This essay is adapted from the forthcoming book, The New Abnormal: The Rise of the Biomedical Security State (Regnery Publishing, November 1).
“History doesn’t repeat itself,” said Mark Twain, “but it often rhymes.” This is among the reasons we look to the past, straining as best we can through the deepening fog of time to discern lessons for our own day. Analogies to the events that came before are always imperfect, but nevertheless often useful for understanding our present moment. Thus, only a historical myopia can explain why it’s become so common to describe the events involving the covid pandemic as “unprecedented,” even though pandemics have tended to occur every hundred years or so. This nearsightedness is also perilous given, for instance, the World Economic Forum’s “Great Reset Initiative” and the Bill & Melinda Gates Foundation’s recent pledge to spend $200 million on developing international biometric-based digital identifications.
Consider prior regimes for which the pretext of “public safety” during an emergency paved the way for excessive state-sanctioned powers and to, in some cases, totalitarianism. Going back centuries, whenever the Roman Republic faced an acute existential threat, such as an invading army, the Senate would appoint a dictator with immense and far-reaching authority. Over a period of three-hundred years, dictators were appointed on ninety-five occasions. Upon termination of the crisis, each was required to quickly relinquish their authority. And they did so every time––except once, and that marked the beginning of imperial overstretch, and, ultimately, the collapse of the Roman Republic.
We should also recall that it was the unabashedly named Committee of Public Safety that carried out the French Revolution’s infamous Reign of Terror. Now I recognize that almost anyone who draws an analogy to the Third Reich is met with the charge of hyperbole. But one would be remiss not to mention Nazi Germany when specifically discussing historical cases of state-sanctioned authoritarian power being used in the name of “public safety.” It remains a sobering, instructive, and undeniable fact that Nazi Germany was governed for virtually the entirety of its existence under Article 48 of the Weimar Constitution, which allowed for the suspension of German law in times of an “emergency.”
If these historical examples seem alarmist, consider that Australia rounded up citizens exposed to covid, including asymptomatic people, and shipped them to detention facilities against their will. Videos of Australian detention centers made their way onto social media before tech censors dutifully scrubbed them from the internet. Canada likewise built detention facilities for infected and exposed persons.
Authoritarian measures during the pandemic went beyond detention of suspected or actual cases. The Medical Indemnity Protection Society (MIPS) is the singular authority for providing medical malpractice insurance in Australia. MIPS published “12 Commandments” to help physicians avoid disciplinary “notifications” by the country’s governing agency. MIPS Commandment #9 ominously warns Australian doctors that mentioning findings of a published scientific study not consistent with “public health messaging” could potentially result in them losing their ability to practice medicine.
Likewise, in the United States, the Federation of State Medical Boards (FSMB), an authority on medical licensure and physician discipline, passed a policy in May 2022 on disciplining physicians for “misinformation” and “disinformation” that will guide all state medical boards and, in turn, the nation’s physicians they license. It might even become state law. Stunningly, the very first example of non-compliance cited involves the FSMB’s October 6, 2020 assertion about the efficacy of cloth masks—an assertion later shown to be false. If the FSMB genuinely wanted to combat falsehoods, it would start by addressing the ones it promulgated during the pandemic. It could then move on to those disseminated by our public health authorities, who routinely flip-flopped on “The Science.”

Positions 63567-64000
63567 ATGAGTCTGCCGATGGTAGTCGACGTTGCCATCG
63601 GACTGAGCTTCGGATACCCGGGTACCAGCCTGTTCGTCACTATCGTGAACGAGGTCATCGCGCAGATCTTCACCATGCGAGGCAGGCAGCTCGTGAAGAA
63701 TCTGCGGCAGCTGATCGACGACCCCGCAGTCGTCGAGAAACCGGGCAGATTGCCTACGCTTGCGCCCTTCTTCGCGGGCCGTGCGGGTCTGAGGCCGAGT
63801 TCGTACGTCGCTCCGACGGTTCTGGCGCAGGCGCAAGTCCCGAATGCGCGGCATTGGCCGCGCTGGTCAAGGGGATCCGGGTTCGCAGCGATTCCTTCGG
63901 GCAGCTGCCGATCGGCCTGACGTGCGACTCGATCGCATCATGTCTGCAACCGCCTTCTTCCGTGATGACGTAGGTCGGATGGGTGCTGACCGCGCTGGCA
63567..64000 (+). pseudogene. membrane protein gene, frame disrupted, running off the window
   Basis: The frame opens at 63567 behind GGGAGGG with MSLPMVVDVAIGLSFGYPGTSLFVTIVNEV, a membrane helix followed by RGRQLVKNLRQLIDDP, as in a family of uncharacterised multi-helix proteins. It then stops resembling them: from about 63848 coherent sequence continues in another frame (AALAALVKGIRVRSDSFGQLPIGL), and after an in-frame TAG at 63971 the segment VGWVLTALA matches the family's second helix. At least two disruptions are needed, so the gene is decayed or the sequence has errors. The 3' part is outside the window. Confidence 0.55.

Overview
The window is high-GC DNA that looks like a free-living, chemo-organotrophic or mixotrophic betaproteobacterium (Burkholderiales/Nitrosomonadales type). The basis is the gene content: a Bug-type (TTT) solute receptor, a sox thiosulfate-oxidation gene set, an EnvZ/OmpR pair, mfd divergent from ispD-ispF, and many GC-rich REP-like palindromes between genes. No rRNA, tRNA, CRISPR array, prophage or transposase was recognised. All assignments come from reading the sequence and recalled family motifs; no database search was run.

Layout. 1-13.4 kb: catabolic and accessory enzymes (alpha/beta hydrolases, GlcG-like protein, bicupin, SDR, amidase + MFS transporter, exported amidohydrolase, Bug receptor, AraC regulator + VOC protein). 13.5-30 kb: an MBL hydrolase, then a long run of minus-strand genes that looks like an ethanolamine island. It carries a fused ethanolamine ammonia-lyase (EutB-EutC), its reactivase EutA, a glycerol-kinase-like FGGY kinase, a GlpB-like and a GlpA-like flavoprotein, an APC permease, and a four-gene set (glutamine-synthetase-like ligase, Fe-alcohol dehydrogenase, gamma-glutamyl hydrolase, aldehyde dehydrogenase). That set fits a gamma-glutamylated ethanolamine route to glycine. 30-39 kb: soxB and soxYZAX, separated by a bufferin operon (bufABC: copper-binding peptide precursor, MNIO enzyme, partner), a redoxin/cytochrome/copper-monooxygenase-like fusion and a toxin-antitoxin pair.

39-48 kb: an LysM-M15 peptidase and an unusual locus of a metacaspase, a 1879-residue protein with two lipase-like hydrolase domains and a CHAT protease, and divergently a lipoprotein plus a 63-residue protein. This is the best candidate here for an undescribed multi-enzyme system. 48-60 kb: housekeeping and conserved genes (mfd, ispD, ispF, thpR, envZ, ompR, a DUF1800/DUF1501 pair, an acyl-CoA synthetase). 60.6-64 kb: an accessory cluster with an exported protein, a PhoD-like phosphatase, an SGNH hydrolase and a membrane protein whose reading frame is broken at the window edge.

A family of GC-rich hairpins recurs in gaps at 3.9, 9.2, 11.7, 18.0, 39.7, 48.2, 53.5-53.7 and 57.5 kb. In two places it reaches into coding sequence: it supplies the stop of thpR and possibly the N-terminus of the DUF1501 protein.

My home state, California, took up the FSMB’s suggestion to codify its recommendations. I recently traveled to Sacramento to testify against this legislation in the State Senate. The law empowers the state medical board to discipline physicians for spreading “misinformation,” defined as statements that contradict the current scientific consensus (an ill-defined legal standard). Undermining its own central claims, the text of Assembly Bill 2098 made multiple statements about covid that were already outdated by the time I arrived in the capital, because—despite what our bureaucratic overlords posit—science constantly evolves. Alas, the controversial bill was ultimately voted into law last month, passing strictly along party lines.
Fortunately, biomedical authoritarianism is meeting additional resistance. Both physicians and patients in California oppose AB 2098 because they recognize that a doctor with a gag order is not a doctor that can be trusted. They also understand that censorship is anathema to scientific progress. Along with other physicians in California, I will soon file a lawsuit in federal court challenging AB 2098 on First Amendment free-speech grounds. I am confident that this law—which undermines the medical-informed consent process, and, ultimately, harms patients—will not withstand judicial scrutiny. The burgeoning grassroots medical-freedom movement constitutes the necessary corrective to what has with frightening rapidity become the new abnormal.
Dr. Aaron Kheriaty is a practicing psychiatric physician, Fellow at the Ethics and Public Policy Center, and Senior Fellow at the Zephyr Institute. Follow @akheriaty